New House Speaker Has History Of Bluntly Confronting Democrats
Bill Clark/CQ-Roll Call, Inc via Getty Images

New House Speaker Mike Johnson has a history of outspoken, blunt rhetoric when it comes to battling the Democrats. Here are a few examples:

Last February, Republicans engaged in a war of words over the Pledge of Allegiance with the Democrats as the Democrats attempted to politicize the issue.

Florida GOP Rep. Matt Gaetz had offered an amendment allowing “inspirational constituents to share and lead in the Pledge of Allegiance.” Ranking member New York Democrat Rep. Jerrold Nadler remonstrated that the House already opened its meetings with a recitation of the Pledge, arguing, “I don’t know why we should pledge allegiance twice in the same day to show how patriotic we are.”

“I’m not seeing Mr. Nadler on the floor when the Pledge is done; most members are not present there, so it’s not accurate to say we do the Pledge every day or participate every day,” Johnson snapped. “It may be offered, but we’re not there for it. This is the work of the Judiciary Committee; this is the committee that has charge of the Constitution, the fundamental freedoms, defending the very freedoms that the flag represents. It’s a bit absurd to suggest we couldn’t take 30 seconds at the beginning of this important work to do what should be done by all Americans. … I wish we had done this two years ago.”

Rep. David Cicilline (D-RI) apparently tried to politicize the issue by citing January 6, then offered an amendment to the amendment, saying, “Provided, however, the Pledge shall not be led by an individual who supported an insurrection against the government of the United States in any way.”

Johnson addressed Cicilline and his cynical amendment directly, declaring, “I think it’s unfortunate that on the very first day, the adoption of the Rules package, by overly politicizing something that should not be politicized. You and I both know whether you want to acknowledge it here or not, this is about politics; this is a completely superfluous amendment; you’re making it political to try to make a point, and we get it. … I don’t think there’s any insurrectionist who’s going to show up to offer the Pledge and if they would they would not be recognized and so this completely unnecessary.”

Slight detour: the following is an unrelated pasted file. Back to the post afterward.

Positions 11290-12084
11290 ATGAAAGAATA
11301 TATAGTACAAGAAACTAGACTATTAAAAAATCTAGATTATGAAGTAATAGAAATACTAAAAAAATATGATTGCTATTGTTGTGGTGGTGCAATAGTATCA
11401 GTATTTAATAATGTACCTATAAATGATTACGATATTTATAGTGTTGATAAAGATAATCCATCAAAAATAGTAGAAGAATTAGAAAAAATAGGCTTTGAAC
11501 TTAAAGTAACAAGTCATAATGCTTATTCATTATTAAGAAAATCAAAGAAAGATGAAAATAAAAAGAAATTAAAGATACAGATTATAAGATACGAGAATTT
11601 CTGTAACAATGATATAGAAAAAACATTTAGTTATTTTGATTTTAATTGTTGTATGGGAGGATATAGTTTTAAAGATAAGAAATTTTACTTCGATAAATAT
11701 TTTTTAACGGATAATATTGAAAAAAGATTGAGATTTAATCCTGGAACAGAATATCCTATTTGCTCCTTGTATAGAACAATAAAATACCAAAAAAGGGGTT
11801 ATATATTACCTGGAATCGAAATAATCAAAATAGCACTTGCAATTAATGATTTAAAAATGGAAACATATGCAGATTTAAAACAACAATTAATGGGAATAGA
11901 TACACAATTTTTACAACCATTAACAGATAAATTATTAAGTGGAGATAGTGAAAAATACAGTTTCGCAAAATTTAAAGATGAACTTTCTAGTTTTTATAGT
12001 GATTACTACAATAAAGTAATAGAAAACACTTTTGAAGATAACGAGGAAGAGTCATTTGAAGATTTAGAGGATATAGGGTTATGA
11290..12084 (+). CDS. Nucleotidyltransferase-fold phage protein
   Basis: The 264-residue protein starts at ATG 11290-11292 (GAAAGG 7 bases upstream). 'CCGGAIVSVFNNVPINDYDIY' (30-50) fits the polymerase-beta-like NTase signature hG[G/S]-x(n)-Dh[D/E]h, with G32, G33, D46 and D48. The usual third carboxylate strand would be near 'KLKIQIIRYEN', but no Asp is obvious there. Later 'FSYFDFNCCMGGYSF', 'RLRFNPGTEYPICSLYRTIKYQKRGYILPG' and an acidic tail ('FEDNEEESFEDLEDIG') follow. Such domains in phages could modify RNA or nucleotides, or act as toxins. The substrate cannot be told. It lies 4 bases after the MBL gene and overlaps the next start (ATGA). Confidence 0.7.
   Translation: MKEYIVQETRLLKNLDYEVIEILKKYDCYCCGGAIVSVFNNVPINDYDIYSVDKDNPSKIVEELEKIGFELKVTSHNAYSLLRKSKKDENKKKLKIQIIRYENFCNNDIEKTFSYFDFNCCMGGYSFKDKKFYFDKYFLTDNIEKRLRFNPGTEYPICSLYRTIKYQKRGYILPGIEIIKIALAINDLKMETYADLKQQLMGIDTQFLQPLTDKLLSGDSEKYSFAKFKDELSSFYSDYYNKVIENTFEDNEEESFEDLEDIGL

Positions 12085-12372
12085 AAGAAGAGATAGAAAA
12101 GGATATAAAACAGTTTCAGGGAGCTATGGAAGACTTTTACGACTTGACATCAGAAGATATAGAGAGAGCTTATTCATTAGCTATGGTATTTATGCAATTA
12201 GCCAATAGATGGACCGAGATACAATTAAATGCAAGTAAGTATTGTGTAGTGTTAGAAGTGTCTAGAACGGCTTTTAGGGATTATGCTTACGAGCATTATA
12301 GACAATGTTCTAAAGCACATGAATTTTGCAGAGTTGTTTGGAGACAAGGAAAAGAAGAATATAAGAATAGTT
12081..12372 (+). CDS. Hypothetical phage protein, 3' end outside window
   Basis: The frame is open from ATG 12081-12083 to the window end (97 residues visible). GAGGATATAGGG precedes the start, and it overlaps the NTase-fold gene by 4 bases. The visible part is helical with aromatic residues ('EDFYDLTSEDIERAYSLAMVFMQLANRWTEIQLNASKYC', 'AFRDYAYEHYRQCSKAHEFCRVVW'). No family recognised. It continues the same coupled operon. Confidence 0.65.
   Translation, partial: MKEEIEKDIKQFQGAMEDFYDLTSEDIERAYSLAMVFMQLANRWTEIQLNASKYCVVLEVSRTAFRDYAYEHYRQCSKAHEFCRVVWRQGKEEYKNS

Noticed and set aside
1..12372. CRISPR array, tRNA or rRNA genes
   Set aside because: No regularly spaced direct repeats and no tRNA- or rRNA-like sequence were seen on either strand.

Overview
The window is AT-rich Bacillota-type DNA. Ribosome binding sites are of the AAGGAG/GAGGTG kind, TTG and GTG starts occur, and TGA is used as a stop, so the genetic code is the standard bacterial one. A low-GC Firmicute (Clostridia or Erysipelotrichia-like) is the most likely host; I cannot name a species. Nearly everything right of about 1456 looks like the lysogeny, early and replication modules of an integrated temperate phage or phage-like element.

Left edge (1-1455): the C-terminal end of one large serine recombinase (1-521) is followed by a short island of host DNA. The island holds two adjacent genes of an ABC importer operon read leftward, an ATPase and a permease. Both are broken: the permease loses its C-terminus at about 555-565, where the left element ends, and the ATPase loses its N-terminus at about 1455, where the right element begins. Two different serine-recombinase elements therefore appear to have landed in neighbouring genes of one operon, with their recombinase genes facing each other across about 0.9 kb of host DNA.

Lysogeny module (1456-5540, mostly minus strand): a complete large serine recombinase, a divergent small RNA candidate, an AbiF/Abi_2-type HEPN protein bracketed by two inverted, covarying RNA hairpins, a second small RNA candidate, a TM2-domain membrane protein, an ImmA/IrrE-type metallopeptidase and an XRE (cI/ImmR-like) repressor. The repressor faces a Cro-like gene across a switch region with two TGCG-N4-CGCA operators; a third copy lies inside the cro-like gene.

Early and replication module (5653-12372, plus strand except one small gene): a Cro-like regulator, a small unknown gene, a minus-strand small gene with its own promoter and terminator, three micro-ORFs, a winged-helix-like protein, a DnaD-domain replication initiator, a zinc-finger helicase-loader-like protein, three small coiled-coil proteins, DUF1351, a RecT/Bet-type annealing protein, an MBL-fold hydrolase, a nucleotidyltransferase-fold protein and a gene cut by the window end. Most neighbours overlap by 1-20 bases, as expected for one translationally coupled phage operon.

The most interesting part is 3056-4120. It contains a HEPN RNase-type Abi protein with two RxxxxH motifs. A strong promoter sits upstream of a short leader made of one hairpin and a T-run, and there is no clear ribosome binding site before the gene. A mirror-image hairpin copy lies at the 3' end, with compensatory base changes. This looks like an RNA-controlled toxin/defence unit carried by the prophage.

“Maybe we should amend the rules to begin with a prayer as well. That would really offend some of our friends on the other side,” Johnson stated. “They have made the effort in the last couple of years to remove ‘under God’ from the witness oath here that has been a tradition of the United States Congress for as long as anyone can remember.”

Cicilline’s amendment was defeated. Gaetz’s amendment was passed unanimously.

In July, Johnson lacerated DHS Secretary Alejandro Mayorkas for his agency deciding what is true and false, pointing out that a court had found that DHS made no distinction between domestic speech and foreign speech when attempting to quash discourse.

“I’m not sure exactly what you do at the Department of Homeland Security other than great harm,” he declared.

Johnson later fired, “I’ve only got 25 seconds. I don’t have time for a question because you’ll be elusive but since we’re stating things for the record, I’ve been in Congress [for] seven years. I think you are the most dishonest witness that has ever appeared before the Judiciary Committee.”

In October 2021, Johnson grilled Attorney General Merrick Garland over a possible conflict of interest from a memo Garland wrote after reading about a letter sent by the National School Boards Association (NSBA) to President Biden. In the letter, the National School Boards Association stated, “As these acts of malice, violence, and threats against public school officials have increased, the classification of these heinous actions could be the equivalent to a form of domestic terrorism and hate crimes.”

Johnson repeatedly asked Garland if he had asked for ethical guidance as to the propriety of the memo; Garland repeatedly answered that the memorandum targeted “violence and threats of violence,” but would not commit to any kind of an ethics inquiry.

Johnson pointed out, “We need objective third-parties to review our activities. You don’t get to make that decision yourself.”

At another hearing, Johnson managed to irritate one Democrat to the point that she threw documents in his face.

Related: ‘Two Completely Different Worldviews’: House GOP Rips Dems Politicizing Pledge Of Allegiance

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